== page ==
Garland’s Justice Department is also responsible for handing down sedition charges this past January, amid pressure from progressive partisans, knowing full well how grave the charges are, and how rarely such cases are successfully prosecuted.

Meanwhile, many nonviolent Jan. 6 defendants without prior criminal backgrounds languish in horrible pretrial detention conditions as federal prosecutors have advocated for on often ideological grounds, giving the accused a legitimate claim to the idea that they’re political prisoners.

Yet the NY Times—presumably on behalf of the Democratic Party—tries to draw a contrast between fiery Joe Biden and milquetoast Merrick Garland.

It paints Garland as moderate—his peers describing him as “a political centrist” and patient—his critics describing him as “slow and overly deliberative,” and friends as someone who “carefully consider[s] legal issues.” It also lavishes on Garland descriptions such as “quiet and reserved,” and “evenhanded and independent.”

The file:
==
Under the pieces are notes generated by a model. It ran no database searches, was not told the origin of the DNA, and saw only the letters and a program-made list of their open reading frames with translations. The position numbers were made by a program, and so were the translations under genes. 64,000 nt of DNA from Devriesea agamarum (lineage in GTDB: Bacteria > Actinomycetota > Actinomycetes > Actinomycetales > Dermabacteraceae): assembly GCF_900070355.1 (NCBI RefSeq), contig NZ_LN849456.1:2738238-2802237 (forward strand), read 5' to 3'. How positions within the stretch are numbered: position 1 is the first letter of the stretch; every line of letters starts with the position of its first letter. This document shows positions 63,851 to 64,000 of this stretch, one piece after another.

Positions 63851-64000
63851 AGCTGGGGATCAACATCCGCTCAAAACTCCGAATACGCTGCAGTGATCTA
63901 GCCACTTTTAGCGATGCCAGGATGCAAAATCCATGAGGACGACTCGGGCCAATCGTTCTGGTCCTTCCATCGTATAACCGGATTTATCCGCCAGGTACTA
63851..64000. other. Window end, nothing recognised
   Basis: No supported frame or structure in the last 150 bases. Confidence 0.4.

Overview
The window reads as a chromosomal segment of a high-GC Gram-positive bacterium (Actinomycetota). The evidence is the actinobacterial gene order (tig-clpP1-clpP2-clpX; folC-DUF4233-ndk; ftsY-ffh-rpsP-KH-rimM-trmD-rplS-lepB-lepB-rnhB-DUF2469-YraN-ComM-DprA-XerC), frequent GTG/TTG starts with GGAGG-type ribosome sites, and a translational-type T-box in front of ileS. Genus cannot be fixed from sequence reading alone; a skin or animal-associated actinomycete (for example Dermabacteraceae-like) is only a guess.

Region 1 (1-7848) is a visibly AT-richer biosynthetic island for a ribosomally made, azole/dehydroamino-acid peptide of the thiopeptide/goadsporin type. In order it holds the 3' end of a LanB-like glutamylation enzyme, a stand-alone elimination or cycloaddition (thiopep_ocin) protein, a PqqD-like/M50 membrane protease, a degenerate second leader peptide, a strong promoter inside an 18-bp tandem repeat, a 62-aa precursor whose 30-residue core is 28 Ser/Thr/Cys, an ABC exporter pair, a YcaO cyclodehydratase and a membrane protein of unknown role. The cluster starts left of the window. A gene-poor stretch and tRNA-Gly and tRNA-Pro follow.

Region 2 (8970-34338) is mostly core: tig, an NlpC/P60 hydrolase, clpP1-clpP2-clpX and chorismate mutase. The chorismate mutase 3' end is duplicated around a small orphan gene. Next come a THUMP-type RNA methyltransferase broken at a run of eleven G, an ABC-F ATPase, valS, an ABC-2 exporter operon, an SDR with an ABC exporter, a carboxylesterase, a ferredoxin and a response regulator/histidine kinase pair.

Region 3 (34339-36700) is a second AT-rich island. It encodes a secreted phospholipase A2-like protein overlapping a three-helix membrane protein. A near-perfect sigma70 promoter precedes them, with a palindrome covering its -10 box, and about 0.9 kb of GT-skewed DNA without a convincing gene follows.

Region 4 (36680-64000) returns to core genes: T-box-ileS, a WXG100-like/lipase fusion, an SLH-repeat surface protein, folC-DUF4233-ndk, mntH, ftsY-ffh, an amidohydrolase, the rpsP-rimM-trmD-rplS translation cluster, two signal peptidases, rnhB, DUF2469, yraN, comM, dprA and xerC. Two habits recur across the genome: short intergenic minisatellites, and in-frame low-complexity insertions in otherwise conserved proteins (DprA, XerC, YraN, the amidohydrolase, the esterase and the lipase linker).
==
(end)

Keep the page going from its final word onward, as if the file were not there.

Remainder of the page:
It quotes Garland as stating that “the best way to undermine an investigation is to say things out of court.”

“Even in private, he relies on a stock phrase: ‘Rule of law,’ he says, ’means there not be one rule for friends and another for foes,'” it writes.

What’s behind this purported disconnect between Democrats and Garland that the “paper of record” is playing up?

There are two possibilities: One is that the NY Times is presenting things as they truly are, with a president and his party out for blood, and a moderate attorney general trying to ensure that the center holds.